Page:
I'm an amateur, obviously, and I could not show if my division was consistantly run at shows where they were held over two days. I did show at a few shows this year, where I stabled over my horse, but it was close enough for me to DRIVE HOME to make sure my family didn't have to be punished for my having a good time. And I trimmed my budget in order to afford to show at these "big" shows.

So, I would not be interested in all this money and A rating for the amateurs. When it becomes so outlandishly expensive, it's no longer fun.

Reggie
Dec. 9, 2002, 07:55 AM
not a good idea. It will make it unaffordable for the working amateur to continue showing.

findeight
Dec. 9, 2002, 08:02 AM
All I know is that my bill at the shows that are available to me is only about $60 less then my A/O friends for the same # of classes. She gets money even for low placings and bad trips because nobody is in the class. Where is that money coming from???? Me, and LordHelpus and the rest? Hard to believe it is coming from anyplace else, sure can't get it out of the A/O entries.

I don't buy the argument that if we do this we will soon have to go down and down and down. We A/As are already here.

Gee, guess I'm not neutral anymore either. Rate em.

The Horse World. 2 people, 3 opinions. That's the way it is.

Blinky
Dec. 9, 2002, 08:08 AM
Slightly off topic but my issue is the fact that many shows hold their A/A and A/O classes over two days and during the week. I, for one am a working amateur. Wonder how many others are as well? Why can't these divisions be held on the weekend?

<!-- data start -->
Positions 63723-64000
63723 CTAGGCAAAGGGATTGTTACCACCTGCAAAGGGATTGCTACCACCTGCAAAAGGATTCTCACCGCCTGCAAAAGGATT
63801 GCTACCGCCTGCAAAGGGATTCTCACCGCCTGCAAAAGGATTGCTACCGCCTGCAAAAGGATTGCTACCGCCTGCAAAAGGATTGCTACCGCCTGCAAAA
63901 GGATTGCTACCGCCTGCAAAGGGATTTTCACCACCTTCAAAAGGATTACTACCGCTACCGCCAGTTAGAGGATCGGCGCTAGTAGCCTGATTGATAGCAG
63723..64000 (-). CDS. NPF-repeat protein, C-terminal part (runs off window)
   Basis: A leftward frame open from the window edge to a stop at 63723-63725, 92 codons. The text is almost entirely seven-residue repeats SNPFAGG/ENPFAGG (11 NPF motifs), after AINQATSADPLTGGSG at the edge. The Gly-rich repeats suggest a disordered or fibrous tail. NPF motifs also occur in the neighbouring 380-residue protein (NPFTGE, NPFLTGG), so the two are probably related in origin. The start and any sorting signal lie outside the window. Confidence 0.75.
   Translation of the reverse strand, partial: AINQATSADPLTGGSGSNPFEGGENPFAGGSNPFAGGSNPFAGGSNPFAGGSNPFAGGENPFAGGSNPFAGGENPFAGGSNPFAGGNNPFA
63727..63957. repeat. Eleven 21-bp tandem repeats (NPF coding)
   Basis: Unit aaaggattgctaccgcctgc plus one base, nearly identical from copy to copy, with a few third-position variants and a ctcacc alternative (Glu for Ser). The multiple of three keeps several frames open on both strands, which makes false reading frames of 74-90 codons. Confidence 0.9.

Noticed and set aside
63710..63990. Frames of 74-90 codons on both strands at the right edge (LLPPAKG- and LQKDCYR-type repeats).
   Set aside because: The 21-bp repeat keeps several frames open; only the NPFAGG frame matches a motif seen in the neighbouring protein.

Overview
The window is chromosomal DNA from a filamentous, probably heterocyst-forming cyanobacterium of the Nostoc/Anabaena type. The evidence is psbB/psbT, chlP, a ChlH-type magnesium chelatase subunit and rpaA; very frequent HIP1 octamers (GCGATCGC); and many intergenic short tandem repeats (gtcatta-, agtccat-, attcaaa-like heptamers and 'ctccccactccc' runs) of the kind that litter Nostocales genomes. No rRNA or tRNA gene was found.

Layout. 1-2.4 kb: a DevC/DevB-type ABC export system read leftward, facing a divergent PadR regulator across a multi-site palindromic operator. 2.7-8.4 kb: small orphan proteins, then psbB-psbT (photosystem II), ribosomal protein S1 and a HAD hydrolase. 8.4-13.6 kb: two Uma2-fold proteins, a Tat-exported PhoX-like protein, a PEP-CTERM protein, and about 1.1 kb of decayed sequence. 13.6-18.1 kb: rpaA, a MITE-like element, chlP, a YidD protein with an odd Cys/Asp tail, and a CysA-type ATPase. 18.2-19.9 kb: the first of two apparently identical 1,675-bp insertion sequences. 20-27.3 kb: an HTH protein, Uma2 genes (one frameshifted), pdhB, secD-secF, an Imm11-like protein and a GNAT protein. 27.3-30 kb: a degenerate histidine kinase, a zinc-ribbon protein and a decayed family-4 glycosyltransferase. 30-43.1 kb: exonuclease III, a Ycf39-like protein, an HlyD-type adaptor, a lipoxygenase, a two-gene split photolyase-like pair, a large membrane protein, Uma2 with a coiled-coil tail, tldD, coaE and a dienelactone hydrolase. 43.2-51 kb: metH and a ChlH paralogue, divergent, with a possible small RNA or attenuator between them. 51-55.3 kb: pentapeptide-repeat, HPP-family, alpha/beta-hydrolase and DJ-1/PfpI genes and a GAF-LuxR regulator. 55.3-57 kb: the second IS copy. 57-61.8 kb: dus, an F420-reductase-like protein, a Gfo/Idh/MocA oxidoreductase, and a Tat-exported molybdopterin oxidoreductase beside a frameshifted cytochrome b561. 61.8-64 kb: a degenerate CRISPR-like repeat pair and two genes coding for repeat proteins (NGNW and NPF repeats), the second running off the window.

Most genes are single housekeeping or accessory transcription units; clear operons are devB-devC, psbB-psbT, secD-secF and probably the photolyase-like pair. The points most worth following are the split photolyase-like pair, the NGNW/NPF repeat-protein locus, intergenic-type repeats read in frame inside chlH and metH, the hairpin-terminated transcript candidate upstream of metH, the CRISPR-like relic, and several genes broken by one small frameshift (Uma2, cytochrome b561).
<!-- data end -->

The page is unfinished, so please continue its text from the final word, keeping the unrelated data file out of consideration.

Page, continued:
Giddy-up
Dec. 9, 2002, 08:21 AM
Thanks AAJumper for your answers. /infopop/emoticons/icon_smile.gif I would LOVE to go to 1 days shows, but they are not in my area. It sounds like I could show more with less of the expenses. And to Blinkey--I totally am with you. Why are the adult classes being held during the week days? I for one only have so many vacation days & it puts a big limit to what shows I can attend. /infopop/emoticons/icon_frown.gif

AAJumper
Dec. 9, 2002, 08:35 AM
<BLOCKQUOTE class="ip-ubbcode-quote"><font size="-1">quote:</font><HR>Originally posted by Giddy-up:
Thanks AAJumper for your answers. /infopop/emoticons/icon_smile.gif I would LOVE to go to 1 days shows, but they are not in my area. It sounds like I could show more with less of the expenses. <HR></BLOCKQUOTE>

I realized that I forgot to answer some of your questions. At some of the B or C shows, you have to pay a $25/day grounds fee if you don't get a $30/day stall, so you might as well get the stall for your horse to hang out in. Not all shows have a grounds fee though. Also, you can enter your classes on the morning of the show. Some charge a $25 late fee (same show that charges grounds fee) if you don't pre-enter, others give you a small discount for pre-entering but don't charge a late fee. The class fees run about $20-25. These shows were affordable for me when I had just gotten out of college, so it was a good deal.

visit www.victorianfarms.com (http://www.victorianfarms.com)

AAJumper
Dec. 9, 2002, 08:38 AM
<BLOCKQUOTE class="ip-ubbcode-quote"><font size="-1">quote:</font><HR>Originally posted by Smiles:
Snowbird A polite question for you. Why would making the a/a and childrens AArated make people want to move back up to the 3.6ft??? It is my understanding from trainers and riders the reason there are fewer people showing the 3.6ft is because the 3ft offers much more now... Let see marshal/sterling, Nal, and Washington oh yah now the National is going to be holding something. Now as I recall a/a and childrens didn't have that option 10 yr ago, but now you can qualify for finals, win money and jump 3ft what wrong with that??? Does anyone honestly think by making these divisions AA rated that people would move up and on, hardly.